# Dynamic Target Surveillance under Ballistic Threat

The Army has the challenge of monitoring a collection of targets while under line-of-sight ballistic threat. Uncertainties in both the environment and the behavior of threat sources make it difficult to develop optimal surveillance strategies for such missions. The goal of this research is to develop a planning framework for target surveillance that accounts for these uncertainties.

This work formulates the target surveillance problem as a Partially Observable Markov Decision Process (POMDP). A POMDP is composed of a state transition function that captures the uncertainty in the dynamics of the environment, a reward function that can be used to balance safety and operational objectives, and an observation function that represents the distribution over observations given the current state of the environment. The solution to a POMDP is a dynamic strategy that reacts to new observations to maximize the expected cumulative reward over time (Kochenderfer, 2015). The challenge with the target surveillance problem is that it is very high dimensional, and naïve approaches to solving the POMDP scale poorly.

This research attempts to overcome the high dimensionality of the problem through two approaches. The first approach utilizes parallel compute resources to determine approximate POMDP solutions. This approach focuses on both distributed and shared memory resources as well as heterogeneous CPU/GPU computing platforms. Online solution methods such as Monte-Carlo Tree Search (Browne, 2012) are parallelizable over large clusters with distributed memory. Offline solution methods based on dynamic programming such as value iteration can be parallelized on GPUs. By combining online and offline solution methods on parallel compute resources, this work aims to solve the target surveillance POMDP in near-real time.

The second approach explores generalization of POMDP solutions with smaller state spaces to larger unexplored domains. This approach explores feature similarities between urban environments where target surveillance missions might take place. Plans developed for some set of urban environments can be adapted to new but similar environments with minimal or no re-planning. Such generalization can both reduce the planning time and allow solutions for larger domains that are intractable for offline methods.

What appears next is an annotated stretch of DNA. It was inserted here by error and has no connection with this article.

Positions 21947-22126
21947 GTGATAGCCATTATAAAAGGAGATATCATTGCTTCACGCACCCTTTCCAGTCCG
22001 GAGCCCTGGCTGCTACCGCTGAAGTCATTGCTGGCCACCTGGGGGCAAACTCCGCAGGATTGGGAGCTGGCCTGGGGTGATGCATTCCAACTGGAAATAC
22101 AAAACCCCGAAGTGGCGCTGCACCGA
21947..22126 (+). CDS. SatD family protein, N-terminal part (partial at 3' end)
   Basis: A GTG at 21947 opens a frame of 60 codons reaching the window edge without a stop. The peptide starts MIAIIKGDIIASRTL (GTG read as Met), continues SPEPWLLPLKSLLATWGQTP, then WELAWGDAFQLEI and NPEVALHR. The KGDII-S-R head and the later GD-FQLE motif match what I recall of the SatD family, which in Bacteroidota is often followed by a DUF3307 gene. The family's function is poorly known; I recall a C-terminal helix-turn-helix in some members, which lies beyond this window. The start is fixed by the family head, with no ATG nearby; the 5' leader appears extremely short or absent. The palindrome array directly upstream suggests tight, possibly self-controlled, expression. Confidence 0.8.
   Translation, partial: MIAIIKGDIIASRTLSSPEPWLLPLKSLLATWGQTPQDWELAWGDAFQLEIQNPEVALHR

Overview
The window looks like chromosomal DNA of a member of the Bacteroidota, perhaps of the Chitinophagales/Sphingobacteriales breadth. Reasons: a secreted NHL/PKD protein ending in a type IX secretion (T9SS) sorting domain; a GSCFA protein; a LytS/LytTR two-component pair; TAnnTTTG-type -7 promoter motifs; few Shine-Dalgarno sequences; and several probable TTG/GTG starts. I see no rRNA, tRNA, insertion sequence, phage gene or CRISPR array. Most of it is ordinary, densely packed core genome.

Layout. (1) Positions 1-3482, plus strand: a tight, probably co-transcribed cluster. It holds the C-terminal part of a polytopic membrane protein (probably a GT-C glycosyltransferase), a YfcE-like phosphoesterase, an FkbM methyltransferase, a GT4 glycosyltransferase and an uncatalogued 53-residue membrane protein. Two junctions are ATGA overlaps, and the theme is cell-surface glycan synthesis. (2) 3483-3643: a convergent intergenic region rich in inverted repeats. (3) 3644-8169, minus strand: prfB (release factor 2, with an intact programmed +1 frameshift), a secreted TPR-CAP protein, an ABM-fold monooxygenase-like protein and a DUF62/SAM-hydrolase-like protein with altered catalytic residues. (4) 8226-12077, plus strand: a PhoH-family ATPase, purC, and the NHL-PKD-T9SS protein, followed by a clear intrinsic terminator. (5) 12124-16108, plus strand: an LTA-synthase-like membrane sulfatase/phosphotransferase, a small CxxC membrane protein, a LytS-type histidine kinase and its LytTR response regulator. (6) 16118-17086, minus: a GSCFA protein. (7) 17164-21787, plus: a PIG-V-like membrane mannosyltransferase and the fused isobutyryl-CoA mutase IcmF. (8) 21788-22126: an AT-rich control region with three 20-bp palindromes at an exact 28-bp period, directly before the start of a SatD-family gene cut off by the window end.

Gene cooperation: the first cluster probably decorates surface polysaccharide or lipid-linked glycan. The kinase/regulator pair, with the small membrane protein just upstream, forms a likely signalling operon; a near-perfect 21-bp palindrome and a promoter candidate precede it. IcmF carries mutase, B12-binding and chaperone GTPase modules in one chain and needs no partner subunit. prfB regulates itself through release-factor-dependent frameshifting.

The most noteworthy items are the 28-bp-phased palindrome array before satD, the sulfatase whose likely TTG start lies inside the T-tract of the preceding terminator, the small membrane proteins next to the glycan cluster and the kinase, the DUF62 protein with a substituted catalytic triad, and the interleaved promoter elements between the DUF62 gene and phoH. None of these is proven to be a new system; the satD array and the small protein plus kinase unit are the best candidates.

Current work at the Army Research Lab (ARL) is focused on exploring high performance computing architectures for efficiently computing ballistic threat probability fields (Richie et al., 2013). This research incorporates the tools developed at the ARL into the target surveillance planning framework to efficiently evaluate the POMDP reward function. Performance metrics of strategies obtained with the framework are compared to heuristic strategies in order to quantify the benefits of the approach.

The objective of this work is to frame the problem of optimal dynamic target surveillance under ballistic threat as a sequential decision problem that can be solved computationally. Combined with quad-tree ray tracing tools developed by the ARL, the algorithms developed as part of this research will enable the creation of real-time decision support tools for use by peacekeeping forces.

References:

M. Kochenderfer, *Decision Making Under Uncertainty: Theory and Application*. MIT Press, 2015.

C.B. Browne, E. Powley, D. Whitehouse, S.M. Lucas, P.I. Cowling, P. Rohlfshagen, S. Tavener, D. Perez, S. Samothrakis, and S. Colton, “A Survey of Monte Carlo Tree Search Methods,” IEEE Transactions on Computational Intelligence and AI in Games, vol. 4, no. 1, pp. 1–43, 2012.

D. A. Richie, J. A. Ross, S. J. Park, and D. R. Shires, “Ray-tracing-based geospatial optimization for heterogeneous architectures enhancing situational awareness" 2013 IEEE 16th International Conference on Computational Science and Engineering, pp. 81-86